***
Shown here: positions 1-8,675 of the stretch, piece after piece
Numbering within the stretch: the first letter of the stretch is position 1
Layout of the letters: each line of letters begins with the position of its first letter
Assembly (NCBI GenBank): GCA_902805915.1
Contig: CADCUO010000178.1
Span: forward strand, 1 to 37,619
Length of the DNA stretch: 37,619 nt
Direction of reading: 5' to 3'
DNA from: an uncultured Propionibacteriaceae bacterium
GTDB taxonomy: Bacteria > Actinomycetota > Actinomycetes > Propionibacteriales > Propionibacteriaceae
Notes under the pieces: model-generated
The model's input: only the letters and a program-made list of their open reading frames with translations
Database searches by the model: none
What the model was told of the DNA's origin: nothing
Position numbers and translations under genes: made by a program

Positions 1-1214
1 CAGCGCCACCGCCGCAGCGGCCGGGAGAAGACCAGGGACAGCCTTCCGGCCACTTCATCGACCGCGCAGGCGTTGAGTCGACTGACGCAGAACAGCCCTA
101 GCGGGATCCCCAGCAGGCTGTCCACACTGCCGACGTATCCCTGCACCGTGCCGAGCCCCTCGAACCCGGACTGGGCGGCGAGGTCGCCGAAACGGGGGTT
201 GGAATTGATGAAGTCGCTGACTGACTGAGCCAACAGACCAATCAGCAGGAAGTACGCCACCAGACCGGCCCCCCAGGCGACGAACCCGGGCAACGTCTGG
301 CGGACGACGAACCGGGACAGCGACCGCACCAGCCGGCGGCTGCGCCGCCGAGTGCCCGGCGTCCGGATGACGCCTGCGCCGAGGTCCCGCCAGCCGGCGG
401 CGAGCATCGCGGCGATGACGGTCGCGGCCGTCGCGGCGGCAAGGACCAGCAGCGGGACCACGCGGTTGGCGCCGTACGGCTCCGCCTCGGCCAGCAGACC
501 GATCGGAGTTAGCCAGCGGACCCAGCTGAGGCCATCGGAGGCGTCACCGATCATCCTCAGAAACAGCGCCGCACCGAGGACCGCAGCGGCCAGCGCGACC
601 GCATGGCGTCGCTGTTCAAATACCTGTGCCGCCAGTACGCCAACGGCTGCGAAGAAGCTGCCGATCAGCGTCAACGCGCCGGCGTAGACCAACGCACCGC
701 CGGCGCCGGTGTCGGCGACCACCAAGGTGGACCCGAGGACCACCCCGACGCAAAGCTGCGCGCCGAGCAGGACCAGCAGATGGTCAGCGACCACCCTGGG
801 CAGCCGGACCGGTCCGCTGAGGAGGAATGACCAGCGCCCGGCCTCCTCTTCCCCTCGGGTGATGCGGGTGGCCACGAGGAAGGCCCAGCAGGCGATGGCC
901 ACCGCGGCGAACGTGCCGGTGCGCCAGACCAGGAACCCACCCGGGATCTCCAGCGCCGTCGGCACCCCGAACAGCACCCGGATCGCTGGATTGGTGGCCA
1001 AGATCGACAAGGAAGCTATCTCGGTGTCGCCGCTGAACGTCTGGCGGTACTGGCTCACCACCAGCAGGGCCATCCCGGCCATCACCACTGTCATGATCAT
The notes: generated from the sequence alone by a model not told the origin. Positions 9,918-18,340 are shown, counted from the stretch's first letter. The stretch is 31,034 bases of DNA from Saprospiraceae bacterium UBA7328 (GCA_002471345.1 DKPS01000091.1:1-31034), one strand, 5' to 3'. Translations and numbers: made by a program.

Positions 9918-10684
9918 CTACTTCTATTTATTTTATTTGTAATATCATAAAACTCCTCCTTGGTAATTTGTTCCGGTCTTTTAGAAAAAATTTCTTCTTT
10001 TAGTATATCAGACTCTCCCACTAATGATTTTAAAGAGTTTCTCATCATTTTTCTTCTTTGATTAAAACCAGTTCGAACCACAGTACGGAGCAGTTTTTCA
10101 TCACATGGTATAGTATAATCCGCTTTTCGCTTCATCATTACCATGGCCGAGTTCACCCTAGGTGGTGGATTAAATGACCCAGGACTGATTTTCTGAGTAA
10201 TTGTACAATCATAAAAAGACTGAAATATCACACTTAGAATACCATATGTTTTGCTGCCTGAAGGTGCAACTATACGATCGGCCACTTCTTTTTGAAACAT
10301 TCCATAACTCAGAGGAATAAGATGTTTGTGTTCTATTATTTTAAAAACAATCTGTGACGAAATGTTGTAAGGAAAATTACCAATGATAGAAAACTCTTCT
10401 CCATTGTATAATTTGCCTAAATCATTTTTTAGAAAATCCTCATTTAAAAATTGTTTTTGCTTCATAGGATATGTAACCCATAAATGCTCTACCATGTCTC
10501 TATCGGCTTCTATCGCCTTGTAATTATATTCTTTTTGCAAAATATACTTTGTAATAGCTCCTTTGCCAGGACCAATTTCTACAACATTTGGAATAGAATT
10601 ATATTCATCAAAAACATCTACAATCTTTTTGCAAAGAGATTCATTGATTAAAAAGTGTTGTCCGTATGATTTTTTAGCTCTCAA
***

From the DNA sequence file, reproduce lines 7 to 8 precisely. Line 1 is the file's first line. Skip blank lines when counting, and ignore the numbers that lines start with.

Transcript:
Length of the DNA stretch: 37,619 nt
Direction of reading: 5' to 3'